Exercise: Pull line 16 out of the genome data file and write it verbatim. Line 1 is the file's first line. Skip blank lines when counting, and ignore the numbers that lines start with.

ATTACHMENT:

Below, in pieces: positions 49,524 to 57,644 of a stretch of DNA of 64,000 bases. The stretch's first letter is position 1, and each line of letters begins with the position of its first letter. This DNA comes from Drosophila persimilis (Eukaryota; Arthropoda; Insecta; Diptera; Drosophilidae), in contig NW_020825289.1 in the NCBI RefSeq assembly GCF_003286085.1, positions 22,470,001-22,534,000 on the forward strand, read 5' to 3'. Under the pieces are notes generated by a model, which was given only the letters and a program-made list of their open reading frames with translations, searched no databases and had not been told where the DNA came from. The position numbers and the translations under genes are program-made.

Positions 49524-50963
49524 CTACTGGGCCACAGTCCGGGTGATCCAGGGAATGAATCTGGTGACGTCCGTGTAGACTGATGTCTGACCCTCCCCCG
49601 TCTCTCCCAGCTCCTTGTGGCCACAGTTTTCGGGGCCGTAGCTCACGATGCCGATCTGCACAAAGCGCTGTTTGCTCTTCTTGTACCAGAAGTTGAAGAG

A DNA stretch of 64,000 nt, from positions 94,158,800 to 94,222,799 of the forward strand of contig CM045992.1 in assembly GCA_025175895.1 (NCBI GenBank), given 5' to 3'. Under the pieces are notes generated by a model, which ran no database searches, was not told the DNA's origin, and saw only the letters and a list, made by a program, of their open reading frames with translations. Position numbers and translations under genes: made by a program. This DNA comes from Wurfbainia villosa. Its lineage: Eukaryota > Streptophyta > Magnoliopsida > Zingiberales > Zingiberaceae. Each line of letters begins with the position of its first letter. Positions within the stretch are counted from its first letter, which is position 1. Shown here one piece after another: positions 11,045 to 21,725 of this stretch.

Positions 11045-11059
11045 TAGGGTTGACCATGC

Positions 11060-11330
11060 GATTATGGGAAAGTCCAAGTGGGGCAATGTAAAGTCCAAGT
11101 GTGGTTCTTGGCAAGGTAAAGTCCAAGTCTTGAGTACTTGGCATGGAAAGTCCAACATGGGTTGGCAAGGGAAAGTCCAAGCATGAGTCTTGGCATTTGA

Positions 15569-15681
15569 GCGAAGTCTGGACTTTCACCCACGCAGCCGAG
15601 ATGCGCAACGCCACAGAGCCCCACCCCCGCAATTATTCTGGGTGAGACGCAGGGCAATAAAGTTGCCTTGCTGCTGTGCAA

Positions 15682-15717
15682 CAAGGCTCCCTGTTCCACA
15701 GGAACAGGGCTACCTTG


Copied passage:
15701 GGAACAGGGCTACCTTG